Why do the Dolts so regularly cave? Well, because they don't have an alternative to fight for, so why not? If you have no ideas to follow, follow the money. If the Dolts had a plan to get out of Iraq, they would push it against this unpopular president instead of paving the way for him to humiliate them later. If they really thought government was good, they wouldn't leave Paul Krugman to make the case for health insurance for children all by himself. (Well a few Dolts are helping him - Kucinich in particular.) If they really thought value came from labor, blue- and white-collar alike, they would raise tax rates on the income of private equity kings to the rate paid by nurses and first-grade teachers, so that Steve Schwartzman's $300 million last year would be taxed at the 31% paid on the $30,000 earned by Rita Espinoza, instead of at less than half her rate. But the Dolts don't believe value comes from labor. They believe it comes from investors, and that power comes from the wealthy, and that their power depends on getting wealthy investors like the ones the Republicans have. (I use Larry Summers as an example of the Dem view in the comment below.) Don't be sad - nothing personal.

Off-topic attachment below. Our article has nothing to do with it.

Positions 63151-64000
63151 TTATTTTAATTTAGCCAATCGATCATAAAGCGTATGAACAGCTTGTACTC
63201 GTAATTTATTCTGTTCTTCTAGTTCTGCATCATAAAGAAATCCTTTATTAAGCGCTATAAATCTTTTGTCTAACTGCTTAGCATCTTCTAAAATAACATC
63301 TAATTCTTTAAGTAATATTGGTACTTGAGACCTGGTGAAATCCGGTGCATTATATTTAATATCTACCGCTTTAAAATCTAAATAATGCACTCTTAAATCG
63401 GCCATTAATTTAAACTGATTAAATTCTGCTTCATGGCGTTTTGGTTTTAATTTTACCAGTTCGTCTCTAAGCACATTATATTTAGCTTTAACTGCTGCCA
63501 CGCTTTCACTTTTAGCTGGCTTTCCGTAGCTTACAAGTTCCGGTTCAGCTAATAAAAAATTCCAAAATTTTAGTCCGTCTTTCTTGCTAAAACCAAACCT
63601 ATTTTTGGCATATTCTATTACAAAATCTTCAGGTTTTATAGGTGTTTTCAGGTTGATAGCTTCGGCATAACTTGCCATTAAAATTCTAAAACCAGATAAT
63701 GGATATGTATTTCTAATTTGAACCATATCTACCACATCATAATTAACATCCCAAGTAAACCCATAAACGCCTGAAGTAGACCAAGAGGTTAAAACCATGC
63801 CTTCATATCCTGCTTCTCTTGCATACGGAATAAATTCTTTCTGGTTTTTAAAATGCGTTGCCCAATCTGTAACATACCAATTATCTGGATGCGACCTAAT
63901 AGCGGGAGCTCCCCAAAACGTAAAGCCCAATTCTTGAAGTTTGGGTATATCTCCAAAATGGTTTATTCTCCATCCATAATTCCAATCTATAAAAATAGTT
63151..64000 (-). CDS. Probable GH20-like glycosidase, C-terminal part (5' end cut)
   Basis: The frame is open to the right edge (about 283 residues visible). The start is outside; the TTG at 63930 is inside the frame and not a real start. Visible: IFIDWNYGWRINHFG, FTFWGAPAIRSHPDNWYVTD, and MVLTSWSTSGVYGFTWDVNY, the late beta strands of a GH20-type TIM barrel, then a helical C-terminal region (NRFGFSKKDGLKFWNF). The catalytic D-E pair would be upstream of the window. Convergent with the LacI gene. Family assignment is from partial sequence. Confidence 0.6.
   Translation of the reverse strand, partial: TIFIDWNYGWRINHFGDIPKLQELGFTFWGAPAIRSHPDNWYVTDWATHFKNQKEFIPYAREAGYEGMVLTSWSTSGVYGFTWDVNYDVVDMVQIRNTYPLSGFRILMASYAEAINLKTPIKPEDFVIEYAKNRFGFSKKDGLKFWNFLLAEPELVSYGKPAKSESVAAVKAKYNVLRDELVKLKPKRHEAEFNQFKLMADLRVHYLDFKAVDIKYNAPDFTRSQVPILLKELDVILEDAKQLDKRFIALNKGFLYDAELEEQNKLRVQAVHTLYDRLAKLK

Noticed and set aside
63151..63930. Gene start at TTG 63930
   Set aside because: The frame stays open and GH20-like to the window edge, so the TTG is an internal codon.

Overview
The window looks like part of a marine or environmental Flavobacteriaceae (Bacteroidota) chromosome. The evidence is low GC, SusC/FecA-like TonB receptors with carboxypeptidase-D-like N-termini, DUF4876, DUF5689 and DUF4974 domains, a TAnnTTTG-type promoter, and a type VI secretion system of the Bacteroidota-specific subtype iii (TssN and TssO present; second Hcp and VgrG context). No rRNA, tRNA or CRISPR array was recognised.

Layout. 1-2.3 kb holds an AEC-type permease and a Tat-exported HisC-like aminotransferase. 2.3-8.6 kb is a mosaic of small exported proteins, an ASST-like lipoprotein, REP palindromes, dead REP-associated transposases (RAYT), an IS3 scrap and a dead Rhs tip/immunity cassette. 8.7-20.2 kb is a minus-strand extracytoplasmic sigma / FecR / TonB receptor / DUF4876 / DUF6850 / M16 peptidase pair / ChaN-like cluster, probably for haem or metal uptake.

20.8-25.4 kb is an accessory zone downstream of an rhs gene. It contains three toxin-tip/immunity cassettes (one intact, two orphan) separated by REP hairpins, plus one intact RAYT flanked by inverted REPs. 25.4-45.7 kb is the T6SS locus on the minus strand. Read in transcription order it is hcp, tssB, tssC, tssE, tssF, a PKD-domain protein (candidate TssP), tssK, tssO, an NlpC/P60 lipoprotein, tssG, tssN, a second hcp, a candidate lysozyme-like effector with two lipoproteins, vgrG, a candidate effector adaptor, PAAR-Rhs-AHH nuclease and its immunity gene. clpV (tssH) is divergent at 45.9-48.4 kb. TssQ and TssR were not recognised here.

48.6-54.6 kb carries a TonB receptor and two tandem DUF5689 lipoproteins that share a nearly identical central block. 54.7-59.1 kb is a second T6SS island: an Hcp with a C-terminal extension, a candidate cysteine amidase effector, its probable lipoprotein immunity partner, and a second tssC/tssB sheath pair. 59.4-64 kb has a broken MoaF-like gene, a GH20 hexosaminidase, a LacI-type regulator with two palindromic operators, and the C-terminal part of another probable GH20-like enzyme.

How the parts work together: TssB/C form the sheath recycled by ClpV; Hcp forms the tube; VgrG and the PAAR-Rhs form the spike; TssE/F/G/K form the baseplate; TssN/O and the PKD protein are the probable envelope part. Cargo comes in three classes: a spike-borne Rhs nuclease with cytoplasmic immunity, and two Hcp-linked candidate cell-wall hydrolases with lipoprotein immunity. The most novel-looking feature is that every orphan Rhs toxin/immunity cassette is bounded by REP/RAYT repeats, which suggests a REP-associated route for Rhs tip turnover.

This blog is about how to keep the middle classes from committing unwitting suicide. A major source of prevention would be to drill it into the Doltish head that wealth comes from the whole society not the skimmers at the top. And that means relatively equal sharing of the money- not later charitable redistribution, but equity in initial earnings.
They understand this better in France, but racial segregation with huge guilty class component is chomping away at equality there too.
There was a good moment in the Warren Buffett attack on inverted tax rates in June.
To emphasize his point, Buffett offered $1 million to the audience member who could show that one of the nation's wealthiest individuals pays a higher tax rate than one of their subordinates.There were no takers. But I doubt any of the presidential Dolts will hire Buffet as their economic advisor.
"I'm willing to bet anyone in this room $1 million that those rates are less than the secretary has to pay," said Buffett.